By Stefan Nolte
After a 47% surge in 2020, silver is poised to continue its momentum this year. Most investment analysts and banks’ commodity traders expect silver to trade above $30 an ounce on average.
Silver started last year at $18. The white metal dropped below $12 between February 25 and March 18 as a result of hefty selloffs by large institutional investors. They needed cash to meet their obligations arising from leveraged financial products linked to tumbling stock markets at the start of the coronavirus crises.
The silver price bounced back to its year entry level by the end of May and then surged to over $29 per ounce at the beginning of August, testing the $30 resistance level. After retreating to $22 toward the end of November, silver finished the year 2020 at $26.4 per troy ounce.
The Covid-19 crisis is continuing this year, unfortunately, though the markets are reacting with less panic than at the beginning of the crisis last year. Vaccination seems to provide some hope for better containment of the pandemic during the second half of 2021, a hope which is further supported by the expectation for more governmental aid under the upcoming Biden rule in the US.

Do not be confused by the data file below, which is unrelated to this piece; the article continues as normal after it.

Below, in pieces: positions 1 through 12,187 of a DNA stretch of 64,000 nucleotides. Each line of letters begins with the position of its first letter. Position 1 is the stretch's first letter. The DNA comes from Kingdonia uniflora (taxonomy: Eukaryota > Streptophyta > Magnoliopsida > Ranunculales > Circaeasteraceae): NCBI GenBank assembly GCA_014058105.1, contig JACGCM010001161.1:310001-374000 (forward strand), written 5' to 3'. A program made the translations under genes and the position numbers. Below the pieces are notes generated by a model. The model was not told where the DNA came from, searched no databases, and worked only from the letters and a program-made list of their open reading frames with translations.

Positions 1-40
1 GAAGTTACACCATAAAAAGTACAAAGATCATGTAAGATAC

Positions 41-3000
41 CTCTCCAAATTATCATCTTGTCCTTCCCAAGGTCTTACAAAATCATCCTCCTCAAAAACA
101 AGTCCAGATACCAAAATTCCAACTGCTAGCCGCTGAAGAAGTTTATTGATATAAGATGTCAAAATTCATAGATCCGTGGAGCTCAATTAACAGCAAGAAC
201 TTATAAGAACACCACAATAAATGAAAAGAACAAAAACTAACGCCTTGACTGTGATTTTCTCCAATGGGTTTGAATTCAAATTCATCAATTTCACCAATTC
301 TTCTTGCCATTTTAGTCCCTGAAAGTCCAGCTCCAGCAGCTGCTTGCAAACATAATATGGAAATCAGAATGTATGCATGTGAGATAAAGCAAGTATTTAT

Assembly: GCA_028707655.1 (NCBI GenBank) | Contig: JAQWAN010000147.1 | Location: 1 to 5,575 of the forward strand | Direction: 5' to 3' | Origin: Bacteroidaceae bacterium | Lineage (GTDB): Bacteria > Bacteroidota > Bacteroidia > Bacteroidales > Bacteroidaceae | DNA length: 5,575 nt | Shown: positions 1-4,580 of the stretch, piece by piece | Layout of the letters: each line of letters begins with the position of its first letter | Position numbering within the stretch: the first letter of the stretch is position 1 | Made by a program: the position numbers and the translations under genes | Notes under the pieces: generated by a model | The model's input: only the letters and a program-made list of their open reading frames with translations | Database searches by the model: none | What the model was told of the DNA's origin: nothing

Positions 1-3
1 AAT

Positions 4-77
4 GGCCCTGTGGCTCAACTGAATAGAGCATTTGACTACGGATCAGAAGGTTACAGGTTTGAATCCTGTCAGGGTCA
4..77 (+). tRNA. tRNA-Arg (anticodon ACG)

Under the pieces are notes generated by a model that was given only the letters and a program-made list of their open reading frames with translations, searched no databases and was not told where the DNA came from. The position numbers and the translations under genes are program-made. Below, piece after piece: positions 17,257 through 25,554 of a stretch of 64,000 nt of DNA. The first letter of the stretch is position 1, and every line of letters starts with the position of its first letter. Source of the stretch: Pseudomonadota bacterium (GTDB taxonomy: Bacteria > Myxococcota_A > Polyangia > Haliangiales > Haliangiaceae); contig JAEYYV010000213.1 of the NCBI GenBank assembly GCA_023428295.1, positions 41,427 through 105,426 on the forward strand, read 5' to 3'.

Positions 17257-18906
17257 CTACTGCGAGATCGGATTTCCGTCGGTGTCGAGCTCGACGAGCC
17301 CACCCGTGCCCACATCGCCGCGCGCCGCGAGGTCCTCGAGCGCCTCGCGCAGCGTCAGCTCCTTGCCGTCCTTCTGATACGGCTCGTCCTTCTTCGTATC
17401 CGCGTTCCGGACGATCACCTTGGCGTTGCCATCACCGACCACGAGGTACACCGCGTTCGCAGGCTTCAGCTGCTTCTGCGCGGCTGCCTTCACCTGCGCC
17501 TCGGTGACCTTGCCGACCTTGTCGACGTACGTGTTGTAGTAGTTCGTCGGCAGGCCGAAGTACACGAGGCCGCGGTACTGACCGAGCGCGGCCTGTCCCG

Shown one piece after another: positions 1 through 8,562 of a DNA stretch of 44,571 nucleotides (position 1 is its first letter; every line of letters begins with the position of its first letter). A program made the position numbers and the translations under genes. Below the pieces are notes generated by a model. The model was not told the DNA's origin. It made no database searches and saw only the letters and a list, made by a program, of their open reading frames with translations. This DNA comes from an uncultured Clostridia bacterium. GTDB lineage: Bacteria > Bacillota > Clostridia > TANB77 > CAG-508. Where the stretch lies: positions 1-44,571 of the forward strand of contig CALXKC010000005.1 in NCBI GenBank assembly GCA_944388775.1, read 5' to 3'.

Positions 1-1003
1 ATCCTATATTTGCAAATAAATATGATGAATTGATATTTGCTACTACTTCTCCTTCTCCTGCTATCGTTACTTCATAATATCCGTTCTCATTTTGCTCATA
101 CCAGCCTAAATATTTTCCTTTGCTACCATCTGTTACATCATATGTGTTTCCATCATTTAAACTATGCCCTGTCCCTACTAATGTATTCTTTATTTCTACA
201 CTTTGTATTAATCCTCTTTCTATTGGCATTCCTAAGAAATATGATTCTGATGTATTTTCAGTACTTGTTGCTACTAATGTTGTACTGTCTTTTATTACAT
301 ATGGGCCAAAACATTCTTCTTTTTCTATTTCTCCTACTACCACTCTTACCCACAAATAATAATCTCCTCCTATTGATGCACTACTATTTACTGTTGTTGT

However, the “art” of money creation to cover suffering economies has added trillions of sovereign debts, mainly in the United States and Europe. It did not really help, though.
Despite slightly improving national economic figures, some industries are close to collapse, and millions of smaller businesses have closed down, perhaps forever.
The burden of those sudden new debts and sharply increasing costs in the social welfare systems, combined with decreasing tax revenues for many years, is driving the interest to commodities, which are seen as “real value”, existing and tangible.
Demand from investors, industry
Silver is one of those commodities. Around one third of the global silver demand comes from investors, while two thirds are needed for industrial applications, such as semiconductors and solders in electronics, solar panels, water purification, batteries, and LED lighting as well as jewellery. A recovery of global industries, once the corona crisis can be better contained due to successful vaccination programmes, will support the silver price.